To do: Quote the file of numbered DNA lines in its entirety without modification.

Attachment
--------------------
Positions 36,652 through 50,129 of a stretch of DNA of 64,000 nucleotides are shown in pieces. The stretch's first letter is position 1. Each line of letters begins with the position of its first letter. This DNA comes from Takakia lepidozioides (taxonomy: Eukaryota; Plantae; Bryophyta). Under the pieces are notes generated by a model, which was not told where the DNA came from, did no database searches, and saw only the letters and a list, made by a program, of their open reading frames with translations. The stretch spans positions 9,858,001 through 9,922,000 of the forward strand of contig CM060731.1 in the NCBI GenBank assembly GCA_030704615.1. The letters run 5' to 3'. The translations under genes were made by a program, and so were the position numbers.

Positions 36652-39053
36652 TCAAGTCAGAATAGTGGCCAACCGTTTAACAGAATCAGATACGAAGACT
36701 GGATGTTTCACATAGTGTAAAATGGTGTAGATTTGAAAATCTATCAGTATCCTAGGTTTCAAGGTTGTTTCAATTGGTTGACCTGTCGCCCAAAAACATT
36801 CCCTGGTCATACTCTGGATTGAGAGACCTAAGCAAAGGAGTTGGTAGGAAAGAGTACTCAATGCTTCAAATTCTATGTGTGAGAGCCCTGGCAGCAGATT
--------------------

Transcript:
Positions 36,652 through 50,129 of a stretch of DNA of 64,000 nucleotides are shown in pieces. The stretch's first letter is position 1. Each line of letters begins with the position of its first letter. This DNA comes from Takakia lepidozioides (taxonomy: Eukaryota; Plantae; Bryophyta). Under the pieces are notes generated by a model, which was not told where the DNA came from, did no database searches, and saw only the letters and a list, made by a program, of their open reading frames with translations. The stretch spans positions 9,858,001 through 9,922,000 of the forward strand of contig CM060731.1 in the NCBI GenBank assembly GCA_030704615.1. The letters run 5' to 3'. The translations under genes were made by a program, and so were the position numbers.

Positions 36652-39053
36652 TCAAGTCAGAATAGTGGCCAACCGTTTAACAGAATCAGATACGAAGACT
36701 GGATGTTTCACATAGTGTAAAATGGTGTAGATTTGAAAATCTATCAGTATCCTAGGTTTCAAGGTTGTTTCAATTGGTTGACCTGTCGCCCAAAAACATT
36801 CCCTGGTCATACTCTGGATTGAGAGACCTAAGCAAAGGAGTTGGTAGGAAAGAGTACTCAATGCTTCAAATTCTATGTGTGAGAGCCCTGGCAGCAGATT